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Brighton & Hove City Council - Craven Vale Resource Centre Good

Reports


Inspection carried out on 21 February 2017

During a routine inspection

The inspection took place on the 21 February 2017 and was unannounced.

Craven Vale Resource Centre provides personal care and support for up to 31 people. Care and support is provided to adults, but predominantly to older people. It provides people with a short-term period of rehabilitation. People are supported following discharge from hospital, or to prevent admission to hospital to regain their independence and ability to return home. Short-term rehabilitation is a joint partnership between Brighton and Hove City Council and the Sussex Community NHS Trust to provide co-ordinated care. People receive care and support from social workers, social care staff, medical and nursing staff, physiotherapy and occupational therapy staff. People can also be provided with a period of respite care. The service has a high level of admissions and discharges due to the short-term nature of the service, and there are no long term placements. On the day of the inspection 28 people were resident in the service.

At the last inspection on 22 July 2014, the service was rated Good overall. At this inspection we found the service remained Good overall. Where the provision of social activities had been highlighted as an area in need of improvement this had been addressed. However, we did find an area of practice in need of improvement in relation to the recording of people’s fluid intake, which had not been consistently maintained.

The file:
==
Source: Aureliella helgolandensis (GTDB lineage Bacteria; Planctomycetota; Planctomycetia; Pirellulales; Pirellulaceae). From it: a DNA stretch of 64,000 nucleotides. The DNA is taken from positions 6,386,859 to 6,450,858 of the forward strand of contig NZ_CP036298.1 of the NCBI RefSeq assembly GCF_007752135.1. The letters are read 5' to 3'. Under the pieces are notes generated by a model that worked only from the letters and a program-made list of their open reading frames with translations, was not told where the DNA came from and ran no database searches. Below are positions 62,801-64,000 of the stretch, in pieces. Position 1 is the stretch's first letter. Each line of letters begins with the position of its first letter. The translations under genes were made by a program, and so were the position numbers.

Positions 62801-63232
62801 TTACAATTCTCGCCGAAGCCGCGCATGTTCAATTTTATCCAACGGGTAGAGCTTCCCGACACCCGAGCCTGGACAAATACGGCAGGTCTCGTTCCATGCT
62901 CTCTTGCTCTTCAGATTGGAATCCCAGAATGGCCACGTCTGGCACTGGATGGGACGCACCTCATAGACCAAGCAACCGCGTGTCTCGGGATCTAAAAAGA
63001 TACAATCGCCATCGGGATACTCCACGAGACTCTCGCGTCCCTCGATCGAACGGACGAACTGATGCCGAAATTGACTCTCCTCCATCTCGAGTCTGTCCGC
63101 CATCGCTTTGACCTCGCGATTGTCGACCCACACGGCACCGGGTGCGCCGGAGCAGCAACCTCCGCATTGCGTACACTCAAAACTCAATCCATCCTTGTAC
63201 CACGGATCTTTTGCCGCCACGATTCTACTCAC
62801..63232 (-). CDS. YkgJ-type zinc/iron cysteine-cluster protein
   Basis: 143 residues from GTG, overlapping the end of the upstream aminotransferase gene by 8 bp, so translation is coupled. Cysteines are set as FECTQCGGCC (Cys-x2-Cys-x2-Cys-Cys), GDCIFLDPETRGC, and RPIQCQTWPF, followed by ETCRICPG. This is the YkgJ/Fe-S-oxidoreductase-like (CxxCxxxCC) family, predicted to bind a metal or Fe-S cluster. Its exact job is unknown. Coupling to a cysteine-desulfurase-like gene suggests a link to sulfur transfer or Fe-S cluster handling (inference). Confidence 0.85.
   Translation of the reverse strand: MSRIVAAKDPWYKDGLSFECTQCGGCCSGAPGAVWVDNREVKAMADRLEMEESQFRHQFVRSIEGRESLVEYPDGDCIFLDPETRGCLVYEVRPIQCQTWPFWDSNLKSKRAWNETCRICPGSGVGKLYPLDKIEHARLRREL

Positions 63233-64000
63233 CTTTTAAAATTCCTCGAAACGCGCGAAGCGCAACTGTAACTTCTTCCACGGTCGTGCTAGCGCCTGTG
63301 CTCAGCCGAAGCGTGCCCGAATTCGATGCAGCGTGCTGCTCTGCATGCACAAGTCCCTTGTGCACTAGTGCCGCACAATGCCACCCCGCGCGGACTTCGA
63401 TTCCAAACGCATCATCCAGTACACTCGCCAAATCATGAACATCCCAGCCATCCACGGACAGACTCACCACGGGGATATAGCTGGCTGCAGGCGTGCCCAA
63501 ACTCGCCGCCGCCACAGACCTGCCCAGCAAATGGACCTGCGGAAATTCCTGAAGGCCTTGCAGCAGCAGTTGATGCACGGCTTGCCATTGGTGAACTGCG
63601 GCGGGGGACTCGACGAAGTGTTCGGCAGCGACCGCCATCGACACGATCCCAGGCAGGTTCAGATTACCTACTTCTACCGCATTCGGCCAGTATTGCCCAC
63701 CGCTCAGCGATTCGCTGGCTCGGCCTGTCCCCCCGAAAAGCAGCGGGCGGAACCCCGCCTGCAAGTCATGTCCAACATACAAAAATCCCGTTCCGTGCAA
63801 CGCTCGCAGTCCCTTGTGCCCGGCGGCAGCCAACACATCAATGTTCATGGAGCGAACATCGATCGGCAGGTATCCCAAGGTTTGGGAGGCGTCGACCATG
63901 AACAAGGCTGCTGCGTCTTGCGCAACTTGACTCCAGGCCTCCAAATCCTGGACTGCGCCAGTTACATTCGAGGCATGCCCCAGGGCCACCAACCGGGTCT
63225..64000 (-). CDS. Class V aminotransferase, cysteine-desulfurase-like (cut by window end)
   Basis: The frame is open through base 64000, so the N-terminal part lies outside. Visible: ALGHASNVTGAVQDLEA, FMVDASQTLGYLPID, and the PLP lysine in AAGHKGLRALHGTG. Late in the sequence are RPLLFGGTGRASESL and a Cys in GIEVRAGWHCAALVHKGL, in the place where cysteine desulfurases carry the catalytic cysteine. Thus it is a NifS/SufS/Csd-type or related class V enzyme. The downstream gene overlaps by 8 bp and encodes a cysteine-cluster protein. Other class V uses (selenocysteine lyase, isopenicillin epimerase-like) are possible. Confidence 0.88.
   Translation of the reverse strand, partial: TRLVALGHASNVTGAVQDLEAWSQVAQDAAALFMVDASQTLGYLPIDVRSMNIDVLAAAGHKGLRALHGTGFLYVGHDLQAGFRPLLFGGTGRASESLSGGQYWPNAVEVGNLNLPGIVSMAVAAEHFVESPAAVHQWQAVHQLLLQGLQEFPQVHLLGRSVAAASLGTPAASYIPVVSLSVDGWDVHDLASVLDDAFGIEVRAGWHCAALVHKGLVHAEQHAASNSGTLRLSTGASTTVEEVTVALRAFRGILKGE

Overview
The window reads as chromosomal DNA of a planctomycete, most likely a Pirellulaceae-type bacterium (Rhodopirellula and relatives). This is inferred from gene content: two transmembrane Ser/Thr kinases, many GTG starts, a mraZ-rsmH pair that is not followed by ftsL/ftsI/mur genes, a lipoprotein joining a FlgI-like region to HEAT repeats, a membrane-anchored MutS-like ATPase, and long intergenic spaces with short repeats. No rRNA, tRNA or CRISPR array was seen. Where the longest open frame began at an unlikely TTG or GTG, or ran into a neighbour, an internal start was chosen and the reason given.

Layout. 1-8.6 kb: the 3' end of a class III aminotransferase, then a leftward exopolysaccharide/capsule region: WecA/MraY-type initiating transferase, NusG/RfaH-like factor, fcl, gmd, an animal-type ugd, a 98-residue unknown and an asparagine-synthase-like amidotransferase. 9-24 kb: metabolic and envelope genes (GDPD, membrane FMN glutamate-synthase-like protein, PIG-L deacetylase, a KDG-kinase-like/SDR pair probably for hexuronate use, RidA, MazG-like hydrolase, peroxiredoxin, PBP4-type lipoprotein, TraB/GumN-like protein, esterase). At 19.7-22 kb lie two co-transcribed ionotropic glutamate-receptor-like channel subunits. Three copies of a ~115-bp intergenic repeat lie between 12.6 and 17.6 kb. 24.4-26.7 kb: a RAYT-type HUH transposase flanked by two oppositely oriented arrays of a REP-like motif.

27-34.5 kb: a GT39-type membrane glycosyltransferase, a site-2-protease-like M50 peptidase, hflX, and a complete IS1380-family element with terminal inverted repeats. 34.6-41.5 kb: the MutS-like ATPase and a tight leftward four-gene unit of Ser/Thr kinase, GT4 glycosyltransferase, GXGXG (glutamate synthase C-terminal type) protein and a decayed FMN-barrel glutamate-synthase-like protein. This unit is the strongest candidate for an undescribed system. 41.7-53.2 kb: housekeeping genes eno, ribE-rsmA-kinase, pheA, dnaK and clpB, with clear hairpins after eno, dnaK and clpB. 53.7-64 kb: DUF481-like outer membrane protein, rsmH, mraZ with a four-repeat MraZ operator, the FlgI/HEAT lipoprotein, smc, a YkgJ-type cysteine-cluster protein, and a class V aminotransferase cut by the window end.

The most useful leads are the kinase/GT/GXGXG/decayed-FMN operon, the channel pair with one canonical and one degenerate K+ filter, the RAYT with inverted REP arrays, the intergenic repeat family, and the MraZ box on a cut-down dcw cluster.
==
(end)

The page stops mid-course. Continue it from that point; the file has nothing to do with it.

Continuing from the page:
People and their relatives told us they felt people were safe in the service. They knew who they could talk with if they had any concerns. They felt it was somewhere where they could raise concerns and they would be listened to. Systems in place to assess and manage risks had been maintained to provide safe and effective care. People were supported by staff who had been through robust recruitment procedures.

Sufficient numbers of suitable staff had been maintained to keep people safe and meet their care and support needs. Staff told us they received supervision, were supported to develop their skills and knowledge by receiving training which helped them to carry out their roles and responsibilities effectively. One member of staff told us, “Supervision is very supportive and we meet on a daily basis to discuss workload.” Training records were kept up-to-date, plans were in place to promote good practice and develop the knowledge and skills of staff.

People's individual care and support needs were assessed before they moved into the service. Care and support provided was personalised and based on the identified needs of each individual. People’s care and support plans and risk assessments had been maintained and reviewed regularly. One member of staff told us, “I really love it here we work with the therapists and doctors and really communicate with people. It can make a difference and build confidence. It’s a good staff team and everyone is approachable.” People told us they had felt involved and listened to. Where people were unable to make decisions for themselves this had been considered under the Mental Capacity Act 2005, and appropriate actions continued to be followed to arrange meetings to make a decision within their best interests.